Before getting to the tarts, though, forgive me if I reflect just a little on the last blogging year. The top 10 posts of 2014, as per Google Analytics statistics, are...
- Vegan lemon meringue pie
- Healthier sticky date pudding in a mug
- Raw zucchini noodles with a spicy peanut sauce
- Hazelnut praline chocolates, and chocolate spread (my 2014 blog anniversary post)
- Cherry ripe balls for Mother's Day
- Chocolate sweet potato ice cream
- Raw apple-vanilla or banana-cinnamon buckwheat porridge
- Raw bakewell tart bars
- In My Kitchen July 2014 (featuring my new UK kitchen) and November 2014 (featuring products from Borough Market)
- Wave Rock, Western Australia
|Headers over time - from top to bottom: |
2011, 2012, 2013 and 2014 (I've gotten wider with time)
The past year has been a busy one, and I made the decision to drop my posting frequency from 4 days per week to 3. I'm quite sure nobody minds. I am increasingly willing to take a pragmatic approach to blogging - I enjoy it, but there is no benefit in putting pressure on myself to post (or read blogs) if I am out of time. I catch up eventually, and taking the pressure off helps to keep the process enjoyable.
I am also more willing to share mistakes as well as successes. These custard tarts are a case in point. The filling is delicious - a classic custard tart, reminiscent of ones I enjoyed in childhood from Australian bakeries. The pastry, though, suffered the consequences of poor advance planning. I needed 80g of non-dairy spread (margarine) but only had about 40g. I made up the difference with yoghurt, and it didn't really work.
I am sharing these anyway because (a) you can learn from me and make sure you have the correct dough quantities available and (b) the filling really was delicious and worked exactly as I'd hoped. I plan to repeat a batch with proper pastry in the future. I have listed the correct pastry ingredients below, and as it's a recipe I have used before, I am confident in it working if made as listed.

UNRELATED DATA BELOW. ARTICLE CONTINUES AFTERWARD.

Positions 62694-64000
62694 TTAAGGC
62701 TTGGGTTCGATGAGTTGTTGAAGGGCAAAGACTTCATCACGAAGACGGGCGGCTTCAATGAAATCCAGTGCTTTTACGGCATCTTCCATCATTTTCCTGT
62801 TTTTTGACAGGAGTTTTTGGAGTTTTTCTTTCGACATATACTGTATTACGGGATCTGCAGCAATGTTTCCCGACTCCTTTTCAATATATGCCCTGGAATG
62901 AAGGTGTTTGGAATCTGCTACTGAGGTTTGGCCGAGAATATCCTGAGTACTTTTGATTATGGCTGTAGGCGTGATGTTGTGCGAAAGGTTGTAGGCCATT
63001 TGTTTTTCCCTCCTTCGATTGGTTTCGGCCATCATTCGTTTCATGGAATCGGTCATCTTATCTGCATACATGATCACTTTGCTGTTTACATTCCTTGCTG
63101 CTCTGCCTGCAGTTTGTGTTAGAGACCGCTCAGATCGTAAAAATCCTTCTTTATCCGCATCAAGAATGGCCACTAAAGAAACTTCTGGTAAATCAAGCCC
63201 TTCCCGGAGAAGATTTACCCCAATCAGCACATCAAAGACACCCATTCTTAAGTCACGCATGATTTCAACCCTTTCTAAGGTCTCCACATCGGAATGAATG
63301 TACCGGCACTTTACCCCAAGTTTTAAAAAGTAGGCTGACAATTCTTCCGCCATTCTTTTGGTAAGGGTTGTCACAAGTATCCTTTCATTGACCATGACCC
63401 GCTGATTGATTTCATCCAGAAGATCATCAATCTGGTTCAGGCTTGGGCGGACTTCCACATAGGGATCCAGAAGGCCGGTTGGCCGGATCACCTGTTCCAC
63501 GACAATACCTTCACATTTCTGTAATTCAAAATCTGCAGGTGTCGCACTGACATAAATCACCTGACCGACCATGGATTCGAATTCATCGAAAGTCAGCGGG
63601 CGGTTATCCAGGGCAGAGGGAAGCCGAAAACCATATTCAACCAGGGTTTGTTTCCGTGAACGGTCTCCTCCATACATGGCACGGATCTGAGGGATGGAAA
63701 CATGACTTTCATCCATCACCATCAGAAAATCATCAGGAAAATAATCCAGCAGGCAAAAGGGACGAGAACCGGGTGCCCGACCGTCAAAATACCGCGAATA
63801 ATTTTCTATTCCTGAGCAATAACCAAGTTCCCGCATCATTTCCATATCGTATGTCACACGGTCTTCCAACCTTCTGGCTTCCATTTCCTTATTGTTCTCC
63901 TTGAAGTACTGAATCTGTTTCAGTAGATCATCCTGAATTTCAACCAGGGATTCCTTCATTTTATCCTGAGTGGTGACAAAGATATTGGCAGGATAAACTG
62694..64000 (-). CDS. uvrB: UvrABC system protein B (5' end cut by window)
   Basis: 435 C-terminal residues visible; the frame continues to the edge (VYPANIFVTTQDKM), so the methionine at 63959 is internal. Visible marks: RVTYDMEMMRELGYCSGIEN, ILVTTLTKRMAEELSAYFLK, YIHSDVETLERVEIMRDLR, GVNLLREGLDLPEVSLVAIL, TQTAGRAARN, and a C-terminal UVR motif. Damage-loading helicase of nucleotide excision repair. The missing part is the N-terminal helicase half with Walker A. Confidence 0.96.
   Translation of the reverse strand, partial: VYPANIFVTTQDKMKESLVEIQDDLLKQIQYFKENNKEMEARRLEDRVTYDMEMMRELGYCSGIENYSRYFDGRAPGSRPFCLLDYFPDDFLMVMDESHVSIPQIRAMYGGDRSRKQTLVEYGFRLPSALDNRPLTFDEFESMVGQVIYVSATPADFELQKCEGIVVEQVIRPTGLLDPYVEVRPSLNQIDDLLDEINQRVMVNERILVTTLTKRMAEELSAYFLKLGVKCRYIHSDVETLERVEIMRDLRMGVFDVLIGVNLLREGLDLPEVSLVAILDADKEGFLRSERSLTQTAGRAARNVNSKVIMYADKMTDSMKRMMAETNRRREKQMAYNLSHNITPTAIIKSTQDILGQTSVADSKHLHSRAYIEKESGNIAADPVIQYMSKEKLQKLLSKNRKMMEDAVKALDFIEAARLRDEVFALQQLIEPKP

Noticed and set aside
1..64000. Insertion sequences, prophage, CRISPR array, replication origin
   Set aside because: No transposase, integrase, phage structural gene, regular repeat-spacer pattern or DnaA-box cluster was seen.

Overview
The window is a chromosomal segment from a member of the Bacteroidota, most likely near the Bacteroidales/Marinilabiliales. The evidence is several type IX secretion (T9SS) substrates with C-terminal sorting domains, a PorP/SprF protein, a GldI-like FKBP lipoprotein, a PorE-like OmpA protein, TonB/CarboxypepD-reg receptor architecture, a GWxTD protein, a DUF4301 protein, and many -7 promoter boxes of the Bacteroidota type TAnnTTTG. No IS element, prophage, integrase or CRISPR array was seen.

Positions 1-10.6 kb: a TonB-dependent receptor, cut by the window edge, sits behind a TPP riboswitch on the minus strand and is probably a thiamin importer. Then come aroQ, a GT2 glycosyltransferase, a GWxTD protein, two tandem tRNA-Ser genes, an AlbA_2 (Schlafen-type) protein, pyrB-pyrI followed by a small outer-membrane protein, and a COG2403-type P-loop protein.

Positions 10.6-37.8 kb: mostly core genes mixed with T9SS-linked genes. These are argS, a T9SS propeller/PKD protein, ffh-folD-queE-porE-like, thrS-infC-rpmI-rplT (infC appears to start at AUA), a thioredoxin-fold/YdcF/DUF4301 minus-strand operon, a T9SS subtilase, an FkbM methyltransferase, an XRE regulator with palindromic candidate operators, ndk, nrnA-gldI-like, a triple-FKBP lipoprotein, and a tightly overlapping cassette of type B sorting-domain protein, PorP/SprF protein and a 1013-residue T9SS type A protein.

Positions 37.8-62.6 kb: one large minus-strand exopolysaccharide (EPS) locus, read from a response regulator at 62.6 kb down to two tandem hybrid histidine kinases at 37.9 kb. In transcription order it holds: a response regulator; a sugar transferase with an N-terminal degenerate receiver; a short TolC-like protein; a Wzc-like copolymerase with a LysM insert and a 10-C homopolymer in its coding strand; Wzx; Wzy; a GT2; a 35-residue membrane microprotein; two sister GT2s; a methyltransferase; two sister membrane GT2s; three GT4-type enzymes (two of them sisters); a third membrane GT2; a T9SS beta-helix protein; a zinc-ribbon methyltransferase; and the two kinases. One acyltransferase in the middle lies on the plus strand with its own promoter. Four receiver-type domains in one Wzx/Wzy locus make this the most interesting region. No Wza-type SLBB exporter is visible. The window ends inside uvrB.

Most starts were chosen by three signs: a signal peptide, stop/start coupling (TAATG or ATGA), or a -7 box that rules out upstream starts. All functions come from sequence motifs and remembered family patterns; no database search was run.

A final note - these are a vegan version of custard tarts, but not a whole foods version. Emma shared a recipe for the latter on Coconut and Berries earlier in the year. They are on my To Make list too, but I was craving the traditional filling for these ones!
Vegan custard tarts
An egg and dairy free version of the classic original
Makes 6 small tarts
Food processor recommended for processing the dough
Author: Bite-Sized Thoughts, adapted from a non-vegan recipe on Taste.com.au
For the pastry
145g (1 metric cup) plain flour
45g (1/4 metric cup) icing sugar
80g non-dairy margarine
1/2 tsp vanilla
For the filling
Egg replacer to the equivalent of 2 eggs (I used the Orgran brand)
3 tbsp custard powder
3/4 tsp vanilla
30g (1/8 metric cup) caster sugar
185ml (3/4 metric cup) unsweeted almond milk, or milk of choice
Nutmeg, for sprinkling
If you have a food processor, use it to process all pastry ingredients into dough. The mixture will start to clump together when ready.
If you don't have a food processor, use your fingers to rub the margarine through the flour and sugar mix and then knead together until a dough forms.
Roll the dough into a ball and wrap in plastic wrap. Chill in the fridge for 30 minutes, or freezer for 10 minutes.
When the dough is chilled, preheat your oven to 180'C and spray 6 small tart tins with cooking spray. Alternatively, use muffin tins (as I did) if you don't have individual tart tins available.
Divide the dough into 6 equal balls and roll each to 3mm thick. Place into your prepared tins.
Prick the bottom of the dough and line with baking paper and pie weights, or rice (it won't be the end of the world if you don't line and fill them though). Bake for 10 minutes, then remove the lining/weights and bake for a further 5 minutes.
Remove the tarts from the oven and allow to cool. Reduce the oven temperature to 140'C.
To make the filling, whisk together all ingredients except the nutmeg. Whisk well to ensure no lumps remain. Divide the filling between the tart cases and sprinkle with nutmeg. Don't worry if some of the filling overflows - it will firm up and also reduce slightly with cooking.
Bake the tarts for 35 mins or until the custard filling has set.